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NMMA moves forward as EPA gets a smackdown

In what should have been the ruling in the lawsuit against E15 mandates, the U.S. Court of Appeals for the D.C. Circuit has finally called out the Environmental Protection Agency for using "an unreasonable exercise of agency discretion."

First, it’s unfortunate the case this court decided wasn’t ours, although the National Marine Manufacturers Association still hasn’t given up the E15 fight.

You’ll recall that this same court tossed out our industry’s suit against E15 use for a second time without ever hearing its rock-solid merits. But last Friday, the court might have had an awakening of sorts when it ruled that the EPA is illegally giving the cellulosic ethanol industry extra benefits that Congress never intended.

Here’s the scoop, you’ll love this. The Wall Street Journal reported that an energy bill passed in 2007 required oil companies to blend in fuels that can allegedly be made from switchgrass or farm waste. The problem is that in the six years since passage, not a single gallon has been produced. No one makes it. Oh, but wait, here’s the rest of the story:

Until the court called out the EPA’s action as absurd, the agency was still mandating that oil companies buy cellulosic ethanol (specifically, 6.6 million gallons in 2011 and 8.7 million in 2012) and, when the oil companies couldn’t meet the mandate, they had to purchase millions of dollars of "waiver credits" for failing to buy a product that doesn’t exist. Kinda makes me want to create a new award for EPA — a plaque with a shaft on it.

The court simply found “no basis” for the EPA’s unilateral actions and ordered them vacated. While the impact of this decision seems removed from our industry’s case, it does clearly document the EPA’s bouts with integrity are sporadic, at best, and political shenanigans favoring ethanol producers are part of the agency’s current leadership.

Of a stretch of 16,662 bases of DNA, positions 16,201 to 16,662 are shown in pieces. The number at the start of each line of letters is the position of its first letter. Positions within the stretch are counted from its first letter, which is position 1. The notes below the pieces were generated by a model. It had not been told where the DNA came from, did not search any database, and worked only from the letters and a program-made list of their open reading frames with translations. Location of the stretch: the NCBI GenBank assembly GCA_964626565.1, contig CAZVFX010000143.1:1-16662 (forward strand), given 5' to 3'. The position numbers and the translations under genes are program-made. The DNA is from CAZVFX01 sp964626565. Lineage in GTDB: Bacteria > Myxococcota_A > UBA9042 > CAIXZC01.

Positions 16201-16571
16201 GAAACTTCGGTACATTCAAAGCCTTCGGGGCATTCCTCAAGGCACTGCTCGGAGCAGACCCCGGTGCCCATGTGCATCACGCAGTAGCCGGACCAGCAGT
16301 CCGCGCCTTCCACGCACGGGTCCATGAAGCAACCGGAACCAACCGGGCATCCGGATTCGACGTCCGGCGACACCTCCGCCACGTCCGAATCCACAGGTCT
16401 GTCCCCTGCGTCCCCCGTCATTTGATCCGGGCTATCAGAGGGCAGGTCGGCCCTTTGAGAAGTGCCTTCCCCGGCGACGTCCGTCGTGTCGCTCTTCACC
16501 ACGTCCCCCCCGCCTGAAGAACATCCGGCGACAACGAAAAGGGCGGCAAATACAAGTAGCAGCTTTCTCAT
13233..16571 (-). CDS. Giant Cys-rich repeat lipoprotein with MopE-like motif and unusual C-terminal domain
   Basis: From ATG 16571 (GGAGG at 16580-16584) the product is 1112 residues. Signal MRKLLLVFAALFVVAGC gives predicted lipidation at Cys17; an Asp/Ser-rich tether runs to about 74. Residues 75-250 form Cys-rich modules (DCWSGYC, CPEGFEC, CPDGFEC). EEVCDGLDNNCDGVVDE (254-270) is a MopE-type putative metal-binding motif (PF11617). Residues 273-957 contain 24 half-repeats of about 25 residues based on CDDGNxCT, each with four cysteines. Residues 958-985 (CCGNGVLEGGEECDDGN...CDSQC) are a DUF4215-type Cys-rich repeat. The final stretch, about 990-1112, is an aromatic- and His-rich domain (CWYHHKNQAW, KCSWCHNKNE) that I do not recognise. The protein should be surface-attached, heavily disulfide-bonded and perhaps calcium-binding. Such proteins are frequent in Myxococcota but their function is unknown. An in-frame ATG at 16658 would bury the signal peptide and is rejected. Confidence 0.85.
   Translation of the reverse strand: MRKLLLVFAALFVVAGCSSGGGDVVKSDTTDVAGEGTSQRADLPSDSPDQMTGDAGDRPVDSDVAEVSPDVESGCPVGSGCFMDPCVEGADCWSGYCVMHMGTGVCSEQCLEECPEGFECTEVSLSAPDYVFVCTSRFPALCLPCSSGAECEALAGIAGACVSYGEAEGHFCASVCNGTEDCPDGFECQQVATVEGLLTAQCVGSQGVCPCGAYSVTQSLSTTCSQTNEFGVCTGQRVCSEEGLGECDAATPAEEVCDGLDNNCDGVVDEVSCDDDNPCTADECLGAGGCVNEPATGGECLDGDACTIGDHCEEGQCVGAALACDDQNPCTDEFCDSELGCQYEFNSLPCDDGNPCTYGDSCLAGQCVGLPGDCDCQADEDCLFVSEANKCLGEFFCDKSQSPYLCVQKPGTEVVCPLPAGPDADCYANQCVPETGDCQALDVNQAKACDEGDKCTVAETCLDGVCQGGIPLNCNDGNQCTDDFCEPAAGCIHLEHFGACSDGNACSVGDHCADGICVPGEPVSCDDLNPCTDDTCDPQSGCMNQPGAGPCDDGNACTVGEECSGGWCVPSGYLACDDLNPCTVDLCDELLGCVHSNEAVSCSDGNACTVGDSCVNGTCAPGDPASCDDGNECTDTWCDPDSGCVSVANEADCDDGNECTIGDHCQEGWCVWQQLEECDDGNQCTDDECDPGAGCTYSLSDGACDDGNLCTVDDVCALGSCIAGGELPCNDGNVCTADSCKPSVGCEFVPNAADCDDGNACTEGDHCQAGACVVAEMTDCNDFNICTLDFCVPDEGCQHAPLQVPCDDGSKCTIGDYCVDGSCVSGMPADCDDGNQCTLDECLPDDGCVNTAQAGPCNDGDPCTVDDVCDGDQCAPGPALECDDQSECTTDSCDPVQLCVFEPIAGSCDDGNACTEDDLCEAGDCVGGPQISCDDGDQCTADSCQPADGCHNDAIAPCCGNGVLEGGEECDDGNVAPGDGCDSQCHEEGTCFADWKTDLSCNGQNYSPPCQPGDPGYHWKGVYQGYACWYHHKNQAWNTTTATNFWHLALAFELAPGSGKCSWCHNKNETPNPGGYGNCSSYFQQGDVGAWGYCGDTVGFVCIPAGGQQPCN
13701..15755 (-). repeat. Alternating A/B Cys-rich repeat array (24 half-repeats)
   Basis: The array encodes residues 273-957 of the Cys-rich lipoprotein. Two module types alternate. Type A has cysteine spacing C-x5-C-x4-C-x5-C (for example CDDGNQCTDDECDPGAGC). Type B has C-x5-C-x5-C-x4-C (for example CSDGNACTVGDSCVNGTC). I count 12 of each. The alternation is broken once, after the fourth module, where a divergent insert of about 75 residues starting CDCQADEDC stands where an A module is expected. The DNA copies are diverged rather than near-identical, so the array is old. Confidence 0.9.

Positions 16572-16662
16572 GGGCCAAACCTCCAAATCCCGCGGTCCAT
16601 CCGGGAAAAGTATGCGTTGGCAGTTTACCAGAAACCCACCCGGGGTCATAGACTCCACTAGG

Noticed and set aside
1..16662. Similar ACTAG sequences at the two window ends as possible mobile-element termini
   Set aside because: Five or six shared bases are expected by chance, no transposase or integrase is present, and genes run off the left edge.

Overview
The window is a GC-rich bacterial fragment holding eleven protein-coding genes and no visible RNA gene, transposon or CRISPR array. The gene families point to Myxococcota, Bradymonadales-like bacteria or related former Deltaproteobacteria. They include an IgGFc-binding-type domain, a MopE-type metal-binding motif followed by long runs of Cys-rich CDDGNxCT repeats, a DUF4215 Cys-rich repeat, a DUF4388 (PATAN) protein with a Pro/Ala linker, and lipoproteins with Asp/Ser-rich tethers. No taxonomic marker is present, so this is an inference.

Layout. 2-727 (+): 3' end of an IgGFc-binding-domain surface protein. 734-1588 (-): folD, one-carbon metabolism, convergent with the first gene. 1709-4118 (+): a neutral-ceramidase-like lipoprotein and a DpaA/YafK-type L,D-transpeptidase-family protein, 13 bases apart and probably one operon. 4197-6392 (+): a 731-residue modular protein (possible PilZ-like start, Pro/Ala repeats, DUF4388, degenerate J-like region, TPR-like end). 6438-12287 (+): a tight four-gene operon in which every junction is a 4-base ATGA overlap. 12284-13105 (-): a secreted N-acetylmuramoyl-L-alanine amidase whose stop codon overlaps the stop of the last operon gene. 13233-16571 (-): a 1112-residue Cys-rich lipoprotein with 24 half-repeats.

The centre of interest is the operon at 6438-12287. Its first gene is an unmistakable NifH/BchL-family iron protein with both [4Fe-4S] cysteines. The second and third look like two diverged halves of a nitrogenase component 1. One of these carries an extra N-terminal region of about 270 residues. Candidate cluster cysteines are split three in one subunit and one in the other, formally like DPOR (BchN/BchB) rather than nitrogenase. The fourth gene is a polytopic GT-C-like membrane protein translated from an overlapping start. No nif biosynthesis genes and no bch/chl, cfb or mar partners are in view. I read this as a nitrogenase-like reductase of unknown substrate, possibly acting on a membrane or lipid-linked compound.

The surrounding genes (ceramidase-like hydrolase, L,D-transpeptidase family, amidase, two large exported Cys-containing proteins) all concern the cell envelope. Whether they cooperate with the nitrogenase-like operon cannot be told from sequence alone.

So are we going to allow this to continue? Not while there are options open to us, says NMMA president Thom Dammrich. At this writing, Cindy Squires, NMMA’s point person for the litigation, and NMMA legislative director Jim Currie aren’t sitting still. Squires, along with the other plaintiffs, are exploring options that could even include a run at the Supreme Court.

Currie, on the other hand, will go on offense by joining a diverse group of stakeholders (food and fuel manufacturers, small-engine groups, environmental and anti-hunger organizations, among others) in holding a conference call on Monday. Its purpose will be to outline for the media the negative impacts of the Renewable Fuel Standards. Specifically, Currie will address the dangers to consumers of using fuel above E10 in boat engines and the detriment it will cause to the $72-billion-per-year recreational boating industry. Tests on off-the-production-line outboard engines prove E15 will absolutely destroy marine engines.

We’ve long recognized that revising the fuel standards would be the best, albeit politically the most difficult, solution to the problems created by ethanol. The fuel standard was enacted in 2005 and requires steadily increasing ethanol production. But as a fuel source, corn ethanol is far less efficient than gasoline, providing 27 percent lower fuel economy than traditional gasoline. It consumes more energy to produce than it provides. It costs 70 cents more per gallon to produce even after a 51-cent-per-gallon tax credit enjoyed by ethanol producers.

Moreover, with 40 percent (and increasing) of the U.S. corn crop now being used for ethanol, retail food prices have significantly increased; corn for feeding the world’s hungry is reduced; and EPA’s approval of E15 (blatant pandering to the corn and ethanol producer’s lobby) will result in widespread misfueling, destroy untold numbers of marine and other small engines, and by 2022 is projected by Mark Perry, a University of Michigan economics professor, to consume the nation’s entire corn crop to meet the requirement for 36 billion gallons of ethanol annually.

The ethanol producers’ greatest fear is a revision of the fuel standards. But we have millions of reasons (our customers) to pursue revision and all of us in boating must become engaged.

Here’s a first step:

Plan to attend the American Boating Congress on May 8-9 in Washington, D.C., and help deliver a resounding message to Congress and the Obama administration.

To date, 27 marine trades associations are co-hosting the ABC. A large attendance of dealers from across the country will be a powerful boost to the industry’s efforts. Put it on your calendar now.



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